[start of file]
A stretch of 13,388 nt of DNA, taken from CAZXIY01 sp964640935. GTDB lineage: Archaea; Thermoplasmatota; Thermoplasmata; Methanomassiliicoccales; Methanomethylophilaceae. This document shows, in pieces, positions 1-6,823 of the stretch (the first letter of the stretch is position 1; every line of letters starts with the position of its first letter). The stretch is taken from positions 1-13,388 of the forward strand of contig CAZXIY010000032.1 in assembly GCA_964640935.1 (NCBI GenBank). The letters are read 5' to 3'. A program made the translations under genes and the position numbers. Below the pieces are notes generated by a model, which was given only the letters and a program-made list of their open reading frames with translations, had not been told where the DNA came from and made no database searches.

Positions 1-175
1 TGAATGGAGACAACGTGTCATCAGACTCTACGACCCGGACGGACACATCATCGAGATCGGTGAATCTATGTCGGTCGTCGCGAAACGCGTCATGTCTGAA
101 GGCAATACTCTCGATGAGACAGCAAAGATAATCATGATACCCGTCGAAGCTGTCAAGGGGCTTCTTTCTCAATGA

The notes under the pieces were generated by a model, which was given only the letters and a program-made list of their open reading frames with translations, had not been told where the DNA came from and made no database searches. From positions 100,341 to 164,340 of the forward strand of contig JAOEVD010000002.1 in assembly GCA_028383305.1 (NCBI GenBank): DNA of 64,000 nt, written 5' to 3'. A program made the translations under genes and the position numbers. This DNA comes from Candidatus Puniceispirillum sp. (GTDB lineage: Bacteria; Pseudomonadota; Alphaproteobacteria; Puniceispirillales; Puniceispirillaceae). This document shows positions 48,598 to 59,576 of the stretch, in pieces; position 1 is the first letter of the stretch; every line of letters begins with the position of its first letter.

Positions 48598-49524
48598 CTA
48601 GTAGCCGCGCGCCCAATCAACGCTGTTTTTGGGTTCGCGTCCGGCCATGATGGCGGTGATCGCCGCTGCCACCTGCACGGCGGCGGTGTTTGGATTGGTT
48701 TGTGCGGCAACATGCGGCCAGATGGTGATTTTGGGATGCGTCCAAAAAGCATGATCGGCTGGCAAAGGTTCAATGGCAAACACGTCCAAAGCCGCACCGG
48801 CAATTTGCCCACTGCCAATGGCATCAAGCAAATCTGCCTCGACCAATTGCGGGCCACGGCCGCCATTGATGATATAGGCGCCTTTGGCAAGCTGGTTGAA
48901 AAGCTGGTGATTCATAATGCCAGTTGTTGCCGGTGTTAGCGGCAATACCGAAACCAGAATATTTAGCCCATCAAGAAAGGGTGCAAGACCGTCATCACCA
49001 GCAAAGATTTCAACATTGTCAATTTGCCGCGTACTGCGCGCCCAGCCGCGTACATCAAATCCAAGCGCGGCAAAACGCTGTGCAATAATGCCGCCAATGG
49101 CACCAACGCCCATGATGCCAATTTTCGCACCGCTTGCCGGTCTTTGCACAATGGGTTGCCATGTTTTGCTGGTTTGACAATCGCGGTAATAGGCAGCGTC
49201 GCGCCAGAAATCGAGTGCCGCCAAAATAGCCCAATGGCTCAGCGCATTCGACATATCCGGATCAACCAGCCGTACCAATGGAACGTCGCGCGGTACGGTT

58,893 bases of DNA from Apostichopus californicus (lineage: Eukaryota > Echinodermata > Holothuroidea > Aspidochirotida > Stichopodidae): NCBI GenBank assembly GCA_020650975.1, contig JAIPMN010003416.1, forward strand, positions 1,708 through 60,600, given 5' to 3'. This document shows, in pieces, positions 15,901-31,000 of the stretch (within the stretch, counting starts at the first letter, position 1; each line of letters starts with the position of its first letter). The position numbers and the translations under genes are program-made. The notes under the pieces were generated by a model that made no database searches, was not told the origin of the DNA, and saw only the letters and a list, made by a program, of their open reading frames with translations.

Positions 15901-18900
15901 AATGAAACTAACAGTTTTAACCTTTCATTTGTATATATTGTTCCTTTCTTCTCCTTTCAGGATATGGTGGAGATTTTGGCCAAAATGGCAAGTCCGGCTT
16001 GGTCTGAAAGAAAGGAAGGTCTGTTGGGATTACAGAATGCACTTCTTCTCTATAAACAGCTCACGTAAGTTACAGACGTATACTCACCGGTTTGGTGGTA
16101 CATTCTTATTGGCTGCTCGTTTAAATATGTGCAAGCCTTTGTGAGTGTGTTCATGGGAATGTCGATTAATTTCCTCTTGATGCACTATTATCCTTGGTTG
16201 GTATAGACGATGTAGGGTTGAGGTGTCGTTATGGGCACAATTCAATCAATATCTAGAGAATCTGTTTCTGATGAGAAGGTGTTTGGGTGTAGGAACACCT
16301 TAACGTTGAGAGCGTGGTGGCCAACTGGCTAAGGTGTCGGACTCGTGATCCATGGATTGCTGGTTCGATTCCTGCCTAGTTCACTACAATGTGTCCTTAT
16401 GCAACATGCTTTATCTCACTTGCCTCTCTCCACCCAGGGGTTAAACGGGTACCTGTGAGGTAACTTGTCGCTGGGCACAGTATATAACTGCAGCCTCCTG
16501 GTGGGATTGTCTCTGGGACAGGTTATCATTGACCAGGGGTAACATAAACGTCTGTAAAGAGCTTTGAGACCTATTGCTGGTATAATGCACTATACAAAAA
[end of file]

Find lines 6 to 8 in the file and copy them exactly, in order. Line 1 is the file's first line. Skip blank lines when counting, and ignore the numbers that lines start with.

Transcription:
Positions 48598-49524
48598 CTA
48601 GTAGCCGCGCGCCCAATCAACGCTGTTTTTGGGTTCGCGTCCGGCCATGATGGCGGTGATCGCCGCTGCCACCTGCACGGCGGCGGTGTTTGGATTGGTT